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Franklin Levinson's

Horse Help Center

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Grieving Horse

Hi, Franklin,

You've helped me in the past with my a matter of fact, she's one of your success stories! But alas, I am coming to you today with a new problem that I need help with.

Two weeks ago, we lost my daughter's horse, Hilary. After 5 days at the vet hospital, and following successful exploratory colic surgery, something went horribly wrong and Hilary broke her leg coming out of anesthesia. Needless to say, both my daughter and I were horrified and are devastated. is my horse, Desi. Des and Hilary lived 3 stalls away from each other, and could see each other in their backyards. I fed them both 7 days a week, took them both out to run and play. My daughter and I groomed our horses together, rode together. Hilary was just as much my little girl as she was my daughter's.

Desi is grieving. My hard to handle, high strung Arabian is so very sad. True, I hadn't been out in two weeks (mostly because it hurt too much) but I had friends taking her out, bringing her snacks, and riding her. I finally started going back and have spent quality time with her. Walking, grooming, talking to her and crying with her. She's so very sad. She stares at Hilary's stall with her head over the rail. She'll look back at me, as if to say, "Where's my girlfriend?" then go back to staring at the stall. It just makes me cry even more.

She does get turned out 3 times a week and has friends out there (Hilary wasn't turned out as my horse is), but when I took her to the arena (where I always took her and Hilary) with another Arab mare who's a friend, Desi galloped wildly out of control, sinking her feet into the if to say, "This isn't the same playmate". I had to make her stop before she got hurt. My thought was that she was trying to run the hurt out of her.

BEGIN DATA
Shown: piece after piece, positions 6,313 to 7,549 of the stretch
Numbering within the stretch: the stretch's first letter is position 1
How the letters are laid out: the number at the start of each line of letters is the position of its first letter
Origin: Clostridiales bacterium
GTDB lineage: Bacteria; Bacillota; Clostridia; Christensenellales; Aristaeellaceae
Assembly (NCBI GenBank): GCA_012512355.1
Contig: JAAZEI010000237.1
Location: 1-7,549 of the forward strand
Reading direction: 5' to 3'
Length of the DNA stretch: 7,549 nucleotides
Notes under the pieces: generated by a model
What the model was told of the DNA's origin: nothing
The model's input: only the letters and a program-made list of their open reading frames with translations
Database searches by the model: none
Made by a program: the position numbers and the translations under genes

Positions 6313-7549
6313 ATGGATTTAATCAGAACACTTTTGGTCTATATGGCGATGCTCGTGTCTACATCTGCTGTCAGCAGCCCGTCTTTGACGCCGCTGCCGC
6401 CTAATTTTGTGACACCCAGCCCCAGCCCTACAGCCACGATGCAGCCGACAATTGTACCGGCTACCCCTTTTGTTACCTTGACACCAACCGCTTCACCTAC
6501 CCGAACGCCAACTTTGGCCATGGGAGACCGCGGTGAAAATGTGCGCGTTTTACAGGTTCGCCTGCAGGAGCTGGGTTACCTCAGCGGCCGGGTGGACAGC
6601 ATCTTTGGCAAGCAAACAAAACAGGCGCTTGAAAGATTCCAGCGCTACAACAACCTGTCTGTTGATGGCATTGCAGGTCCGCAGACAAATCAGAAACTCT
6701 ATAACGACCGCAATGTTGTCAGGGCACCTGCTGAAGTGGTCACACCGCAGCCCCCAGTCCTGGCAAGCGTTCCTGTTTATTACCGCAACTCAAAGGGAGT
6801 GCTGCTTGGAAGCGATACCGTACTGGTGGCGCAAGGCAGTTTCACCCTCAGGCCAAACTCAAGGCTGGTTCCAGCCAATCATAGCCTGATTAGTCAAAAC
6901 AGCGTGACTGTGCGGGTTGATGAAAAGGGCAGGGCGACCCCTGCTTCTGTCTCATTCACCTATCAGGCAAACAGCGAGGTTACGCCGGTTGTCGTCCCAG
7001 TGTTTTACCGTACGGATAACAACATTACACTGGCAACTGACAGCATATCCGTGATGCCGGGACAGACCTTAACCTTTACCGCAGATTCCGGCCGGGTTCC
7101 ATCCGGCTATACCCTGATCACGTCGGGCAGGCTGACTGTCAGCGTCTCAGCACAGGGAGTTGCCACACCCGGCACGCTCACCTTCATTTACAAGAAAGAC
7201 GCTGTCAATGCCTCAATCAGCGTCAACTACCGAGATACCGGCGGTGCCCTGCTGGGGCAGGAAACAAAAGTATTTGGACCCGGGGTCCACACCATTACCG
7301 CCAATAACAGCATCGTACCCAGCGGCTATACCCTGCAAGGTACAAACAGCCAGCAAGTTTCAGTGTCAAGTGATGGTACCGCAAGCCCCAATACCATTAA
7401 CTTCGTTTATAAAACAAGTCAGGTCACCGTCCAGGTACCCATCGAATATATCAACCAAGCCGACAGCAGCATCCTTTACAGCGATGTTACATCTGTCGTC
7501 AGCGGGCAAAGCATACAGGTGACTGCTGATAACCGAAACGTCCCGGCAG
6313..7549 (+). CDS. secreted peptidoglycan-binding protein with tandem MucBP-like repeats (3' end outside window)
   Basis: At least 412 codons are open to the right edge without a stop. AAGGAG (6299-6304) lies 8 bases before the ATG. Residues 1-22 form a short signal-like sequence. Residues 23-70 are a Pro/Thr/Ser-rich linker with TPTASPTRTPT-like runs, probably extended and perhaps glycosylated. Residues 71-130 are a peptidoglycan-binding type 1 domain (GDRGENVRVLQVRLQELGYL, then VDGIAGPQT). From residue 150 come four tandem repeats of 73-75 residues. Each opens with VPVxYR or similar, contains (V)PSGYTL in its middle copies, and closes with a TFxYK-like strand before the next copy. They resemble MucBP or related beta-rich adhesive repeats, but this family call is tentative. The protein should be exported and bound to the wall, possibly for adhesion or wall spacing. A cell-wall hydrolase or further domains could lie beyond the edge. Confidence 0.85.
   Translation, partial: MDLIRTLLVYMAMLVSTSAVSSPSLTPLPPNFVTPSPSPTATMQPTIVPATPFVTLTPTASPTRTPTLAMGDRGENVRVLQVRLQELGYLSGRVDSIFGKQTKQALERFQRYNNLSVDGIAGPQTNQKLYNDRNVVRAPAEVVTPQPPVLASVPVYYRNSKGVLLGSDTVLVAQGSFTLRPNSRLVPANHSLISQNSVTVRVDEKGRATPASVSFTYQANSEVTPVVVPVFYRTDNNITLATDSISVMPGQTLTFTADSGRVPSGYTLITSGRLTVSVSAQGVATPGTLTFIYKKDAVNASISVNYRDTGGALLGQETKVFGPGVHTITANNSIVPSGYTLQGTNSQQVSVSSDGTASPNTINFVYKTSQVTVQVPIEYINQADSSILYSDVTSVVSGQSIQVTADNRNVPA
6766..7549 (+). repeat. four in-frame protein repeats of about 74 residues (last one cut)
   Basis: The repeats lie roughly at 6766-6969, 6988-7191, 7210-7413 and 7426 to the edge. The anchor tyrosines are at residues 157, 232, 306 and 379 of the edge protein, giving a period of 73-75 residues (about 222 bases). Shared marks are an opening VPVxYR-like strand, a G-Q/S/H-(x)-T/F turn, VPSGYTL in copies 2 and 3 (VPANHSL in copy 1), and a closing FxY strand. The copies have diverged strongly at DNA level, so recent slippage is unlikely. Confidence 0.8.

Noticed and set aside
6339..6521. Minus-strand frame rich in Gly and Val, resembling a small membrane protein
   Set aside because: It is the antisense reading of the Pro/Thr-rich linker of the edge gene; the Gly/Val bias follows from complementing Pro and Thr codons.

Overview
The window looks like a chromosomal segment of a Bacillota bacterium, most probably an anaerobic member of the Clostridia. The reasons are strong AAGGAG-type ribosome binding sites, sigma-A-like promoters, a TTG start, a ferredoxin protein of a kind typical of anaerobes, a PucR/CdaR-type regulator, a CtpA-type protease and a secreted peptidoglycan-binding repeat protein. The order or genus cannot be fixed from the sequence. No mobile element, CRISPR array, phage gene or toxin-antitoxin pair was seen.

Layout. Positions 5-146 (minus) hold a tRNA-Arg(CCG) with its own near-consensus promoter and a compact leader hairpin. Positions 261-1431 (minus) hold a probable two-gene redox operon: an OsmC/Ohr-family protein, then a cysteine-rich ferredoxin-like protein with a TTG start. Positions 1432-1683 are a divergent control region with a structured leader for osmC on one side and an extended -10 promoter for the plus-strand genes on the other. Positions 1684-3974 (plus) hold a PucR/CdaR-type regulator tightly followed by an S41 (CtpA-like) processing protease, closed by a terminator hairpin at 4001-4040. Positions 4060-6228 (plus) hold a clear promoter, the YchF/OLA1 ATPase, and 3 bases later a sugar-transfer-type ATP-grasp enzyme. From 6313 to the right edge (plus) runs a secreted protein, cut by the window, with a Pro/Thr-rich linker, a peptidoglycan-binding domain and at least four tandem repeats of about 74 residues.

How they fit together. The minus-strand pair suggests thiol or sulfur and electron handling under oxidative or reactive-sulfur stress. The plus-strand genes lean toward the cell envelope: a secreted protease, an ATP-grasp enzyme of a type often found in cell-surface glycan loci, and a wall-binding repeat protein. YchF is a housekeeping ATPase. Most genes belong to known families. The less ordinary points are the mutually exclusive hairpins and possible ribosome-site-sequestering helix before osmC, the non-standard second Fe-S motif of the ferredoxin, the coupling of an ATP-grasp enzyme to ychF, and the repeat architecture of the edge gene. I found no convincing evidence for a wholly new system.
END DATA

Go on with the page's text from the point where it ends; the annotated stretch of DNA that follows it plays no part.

What else can I do for my little girl? She is eating, I have every reason to believe she's drinking, I'm back to going out every day after work and on the weekend. Any suggestions?

Thank you (again) for your help!

Hi Lisa,

Don't assume your horse will get along with another quickly. Lead your horse around with a new friend first for a while. Don't just turn them lose together. Give your horse things to do. Riding playing on the ground, games on the ground, etc, are all good things that will help. Perhaps find your mare a nice gelding to partner up with. It may be easier to get her bonded to a gelding than a new girlfriend. Remember it is a horse and not a human. There are differences. Obviously you love this horse deeply. Thank you. Giving comfort w/o overdoing the coddling is the way to go and offering fun things with you to do. Avoid a lot of pressure in any way. A little challenge is fine to get her thinking about a task or playing with you in a different way. A lot of ground games I think is always a lovely thing. Horse bond more with a human from the ground experiences than when being ridden.

Good Luck. Please accept my condolences and keep me posted.......

Sincerely, Franklin

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